When I was a freshman I fought what I fought was a heroic battle against the inequites of dress code facism by constantly pushing buttons and boundaries, with rips and tears and images and words. I got some detnetions, some warnings, nothing big, because I didn't, not because I didn't deserve it but because I didn't push past the big lines. But I leanred a couple big lessons.

One: Everybody has a dress code somewhere in life and the wrong way to affect a change is to fit into a stereotype. Be yourself but don't sell yourself into a mold. Be what you think is cool, not who you think is cool. Being different doesn't mean not being smart or not being involved. The thing high school kids hate to hear ( I know I did as a kid) is that the most effective change is always affected from the inside. You can't help your situation expelled or suspended or by spending time in ISS.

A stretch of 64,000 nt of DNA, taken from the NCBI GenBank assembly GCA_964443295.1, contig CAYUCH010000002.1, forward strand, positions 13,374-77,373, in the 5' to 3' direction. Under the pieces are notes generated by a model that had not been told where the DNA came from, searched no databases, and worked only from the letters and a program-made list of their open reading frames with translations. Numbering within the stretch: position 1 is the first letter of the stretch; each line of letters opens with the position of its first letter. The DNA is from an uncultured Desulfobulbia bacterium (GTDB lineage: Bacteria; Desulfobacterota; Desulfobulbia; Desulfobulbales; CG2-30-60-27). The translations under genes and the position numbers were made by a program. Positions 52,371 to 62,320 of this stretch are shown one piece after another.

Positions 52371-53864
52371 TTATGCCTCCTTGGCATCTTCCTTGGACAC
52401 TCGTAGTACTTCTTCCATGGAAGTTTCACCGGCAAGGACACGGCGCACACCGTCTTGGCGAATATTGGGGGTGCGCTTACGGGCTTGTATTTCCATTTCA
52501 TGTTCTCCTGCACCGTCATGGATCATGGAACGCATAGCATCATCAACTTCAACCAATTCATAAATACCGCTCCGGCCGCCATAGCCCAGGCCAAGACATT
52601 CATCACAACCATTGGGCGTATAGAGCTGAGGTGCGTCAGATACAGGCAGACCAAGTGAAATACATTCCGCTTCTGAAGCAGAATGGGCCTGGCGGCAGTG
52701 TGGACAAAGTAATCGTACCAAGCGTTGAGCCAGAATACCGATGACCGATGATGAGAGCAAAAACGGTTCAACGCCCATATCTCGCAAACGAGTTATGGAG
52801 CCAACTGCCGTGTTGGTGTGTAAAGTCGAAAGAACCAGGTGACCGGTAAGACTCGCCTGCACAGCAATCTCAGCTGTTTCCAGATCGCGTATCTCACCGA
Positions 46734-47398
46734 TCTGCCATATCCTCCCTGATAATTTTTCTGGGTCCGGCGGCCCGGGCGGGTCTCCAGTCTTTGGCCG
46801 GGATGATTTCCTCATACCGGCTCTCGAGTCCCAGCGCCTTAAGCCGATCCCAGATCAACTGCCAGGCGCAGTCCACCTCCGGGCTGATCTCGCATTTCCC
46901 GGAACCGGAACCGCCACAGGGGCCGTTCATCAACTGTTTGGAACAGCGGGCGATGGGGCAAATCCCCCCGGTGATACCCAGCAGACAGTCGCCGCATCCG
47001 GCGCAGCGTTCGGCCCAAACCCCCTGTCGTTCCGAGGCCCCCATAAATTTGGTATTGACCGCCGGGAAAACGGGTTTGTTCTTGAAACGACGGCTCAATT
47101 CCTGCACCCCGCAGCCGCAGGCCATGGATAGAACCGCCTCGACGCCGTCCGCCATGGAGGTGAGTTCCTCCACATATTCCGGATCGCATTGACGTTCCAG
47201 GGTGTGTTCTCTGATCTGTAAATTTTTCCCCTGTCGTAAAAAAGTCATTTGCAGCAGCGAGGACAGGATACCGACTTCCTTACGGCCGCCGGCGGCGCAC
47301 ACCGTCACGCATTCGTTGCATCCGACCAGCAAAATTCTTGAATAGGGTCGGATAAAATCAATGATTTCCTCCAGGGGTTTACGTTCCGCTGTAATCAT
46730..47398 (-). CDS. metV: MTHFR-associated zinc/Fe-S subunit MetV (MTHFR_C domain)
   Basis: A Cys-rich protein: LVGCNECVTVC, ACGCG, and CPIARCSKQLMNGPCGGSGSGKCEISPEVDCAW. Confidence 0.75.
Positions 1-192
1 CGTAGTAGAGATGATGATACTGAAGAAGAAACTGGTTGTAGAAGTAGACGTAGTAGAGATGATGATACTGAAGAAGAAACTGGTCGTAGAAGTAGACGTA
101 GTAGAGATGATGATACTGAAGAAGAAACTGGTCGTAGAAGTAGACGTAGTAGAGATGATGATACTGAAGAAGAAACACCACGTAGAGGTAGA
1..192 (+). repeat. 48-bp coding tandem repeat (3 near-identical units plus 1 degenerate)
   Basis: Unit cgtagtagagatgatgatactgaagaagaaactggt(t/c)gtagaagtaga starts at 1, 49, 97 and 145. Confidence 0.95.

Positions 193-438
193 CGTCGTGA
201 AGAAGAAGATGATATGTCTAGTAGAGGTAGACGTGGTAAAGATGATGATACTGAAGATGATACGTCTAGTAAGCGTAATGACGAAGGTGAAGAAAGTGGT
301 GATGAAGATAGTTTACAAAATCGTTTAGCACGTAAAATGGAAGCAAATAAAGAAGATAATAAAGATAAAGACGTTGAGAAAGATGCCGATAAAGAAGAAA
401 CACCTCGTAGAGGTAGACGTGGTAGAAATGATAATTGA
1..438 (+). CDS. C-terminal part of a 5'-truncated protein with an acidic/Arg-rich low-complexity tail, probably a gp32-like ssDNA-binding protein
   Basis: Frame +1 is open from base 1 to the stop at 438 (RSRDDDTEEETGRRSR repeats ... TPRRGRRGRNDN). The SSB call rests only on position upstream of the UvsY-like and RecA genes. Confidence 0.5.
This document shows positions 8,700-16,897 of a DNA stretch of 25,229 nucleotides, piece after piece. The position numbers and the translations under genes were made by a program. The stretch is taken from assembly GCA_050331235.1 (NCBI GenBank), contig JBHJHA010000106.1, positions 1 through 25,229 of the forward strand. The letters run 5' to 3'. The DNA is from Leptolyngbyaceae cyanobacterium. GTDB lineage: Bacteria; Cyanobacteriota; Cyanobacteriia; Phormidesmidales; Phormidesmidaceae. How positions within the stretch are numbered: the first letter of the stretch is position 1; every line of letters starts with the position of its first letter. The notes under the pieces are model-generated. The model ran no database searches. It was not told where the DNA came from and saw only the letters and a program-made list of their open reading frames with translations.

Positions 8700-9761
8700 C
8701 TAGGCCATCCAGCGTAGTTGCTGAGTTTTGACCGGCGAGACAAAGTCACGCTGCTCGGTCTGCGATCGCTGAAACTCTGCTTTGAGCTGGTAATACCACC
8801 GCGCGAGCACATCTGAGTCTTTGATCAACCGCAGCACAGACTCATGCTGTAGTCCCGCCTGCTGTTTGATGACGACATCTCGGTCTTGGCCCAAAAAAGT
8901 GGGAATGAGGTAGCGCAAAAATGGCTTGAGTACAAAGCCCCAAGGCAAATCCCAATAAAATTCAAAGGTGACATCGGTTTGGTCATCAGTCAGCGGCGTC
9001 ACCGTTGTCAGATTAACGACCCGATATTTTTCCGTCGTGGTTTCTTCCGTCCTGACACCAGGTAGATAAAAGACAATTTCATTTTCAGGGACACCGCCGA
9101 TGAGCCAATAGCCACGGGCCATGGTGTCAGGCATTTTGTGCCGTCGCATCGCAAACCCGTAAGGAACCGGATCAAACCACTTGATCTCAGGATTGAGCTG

Two: Spectacle always overshadows message. If you truly have an important message, follow the channels, follow the right paths, don't let your actions overshadow your words. I know you hear about a words and actions and what equals what, but let's be clear: to make a point you need your point to be heard. You don't want it to be lost among all the rules you've broken or people you've gotten to break rules. Drama is just that. Truly, it's BS, and when you get caught up in it, whether you mean good or ill, you still end up with crap on your shoe and the stink of it follows you around. Think about what it is you truly have to worry about and does it stack up to the big things? Do you have to worry about gangs, drugs, fights in the hall, being fondled in an overcrowded hallway? If any answer is no then what is the point in showing your belly or sagging your pants to your knees?